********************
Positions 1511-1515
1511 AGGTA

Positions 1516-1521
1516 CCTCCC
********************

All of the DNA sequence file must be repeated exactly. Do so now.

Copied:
Positions 1511-1515
1511 AGGTA

Positions 1516-1521
1516 CCTCCC